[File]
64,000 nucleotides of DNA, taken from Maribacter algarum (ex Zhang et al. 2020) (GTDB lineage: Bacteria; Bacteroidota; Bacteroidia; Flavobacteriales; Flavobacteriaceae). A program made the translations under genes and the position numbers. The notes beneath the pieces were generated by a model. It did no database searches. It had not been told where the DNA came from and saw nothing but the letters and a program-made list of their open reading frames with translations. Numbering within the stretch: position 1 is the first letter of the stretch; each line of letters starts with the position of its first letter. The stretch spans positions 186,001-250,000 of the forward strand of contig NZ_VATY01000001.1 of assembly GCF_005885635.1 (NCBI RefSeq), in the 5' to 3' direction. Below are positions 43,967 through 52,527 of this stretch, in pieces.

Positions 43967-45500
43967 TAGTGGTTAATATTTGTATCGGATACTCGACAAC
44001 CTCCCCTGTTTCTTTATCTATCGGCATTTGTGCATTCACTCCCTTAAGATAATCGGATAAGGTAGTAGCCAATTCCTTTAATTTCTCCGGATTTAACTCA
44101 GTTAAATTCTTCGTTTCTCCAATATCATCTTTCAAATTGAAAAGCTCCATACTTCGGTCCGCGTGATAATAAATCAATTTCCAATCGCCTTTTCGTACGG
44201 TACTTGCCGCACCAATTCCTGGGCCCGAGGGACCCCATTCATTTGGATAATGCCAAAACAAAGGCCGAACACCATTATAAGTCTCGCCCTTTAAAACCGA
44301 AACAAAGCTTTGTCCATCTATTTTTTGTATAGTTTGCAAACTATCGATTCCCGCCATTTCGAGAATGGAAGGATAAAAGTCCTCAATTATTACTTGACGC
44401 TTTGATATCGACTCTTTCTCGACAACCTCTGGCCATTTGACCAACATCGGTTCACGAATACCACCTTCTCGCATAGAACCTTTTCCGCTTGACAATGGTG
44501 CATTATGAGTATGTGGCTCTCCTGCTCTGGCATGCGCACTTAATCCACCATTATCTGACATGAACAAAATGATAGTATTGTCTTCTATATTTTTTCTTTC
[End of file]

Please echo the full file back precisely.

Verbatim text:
64,000 nucleotides of DNA, taken from Maribacter algarum (ex Zhang et al. 2020) (GTDB lineage: Bacteria; Bacteroidota; Bacteroidia; Flavobacteriales; Flavobacteriaceae). A program made the translations under genes and the position numbers. The notes beneath the pieces were generated by a model. It did no database searches. It had not been told where the DNA came from and saw nothing but the letters and a program-made list of their open reading frames with translations. Numbering within the stretch: position 1 is the first letter of the stretch; each line of letters starts with the position of its first letter. The stretch spans positions 186,001-250,000 of the forward strand of contig NZ_VATY01000001.1 of assembly GCF_005885635.1 (NCBI RefSeq), in the 5' to 3' direction. Below are positions 43,967 through 52,527 of this stretch, in pieces.

Positions 43967-45500
43967 TAGTGGTTAATATTTGTATCGGATACTCGACAAC
44001 CTCCCCTGTTTCTTTATCTATCGGCATTTGTGCATTCACTCCCTTAAGATAATCGGATAAGGTAGTAGCCAATTCCTTTAATTTCTCCGGATTTAACTCA
44101 GTTAAATTCTTCGTTTCTCCAATATCATCTTTCAAATTGAAAAGCTCCATACTTCGGTCCGCGTGATAATAAATCAATTTCCAATCGCCTTTTCGTACGG
44201 TACTTGCCGCACCAATTCCTGGGCCCGAGGGACCCCATTCATTTGGATAATGCCAAAACAAAGGCCGAACACCATTATAAGTCTCGCCCTTTAAAACCGA
44301 AACAAAGCTTTGTCCATCTATTTTTTGTATAGTTTGCAAACTATCGATTCCCGCCATTTCGAGAATGGAAGGATAAAAGTCCTCAATTATTACTTGACGC
44401 TTTGATATCGACTCTTTCTCGACAACCTCTGGCCATTTGACCAACATCGGTTCACGAATACCACCTTCTCGCATAGAACCTTTTCCGCTTGACAATGGTG
44501 CATTATGAGTATGTGGCTCTCCTGCTCTGGCATGCGCACTTAATCCACCATTATCTGACATGAACAAAATGATAGTATTGTCTTCTATATTTTTTCTTTC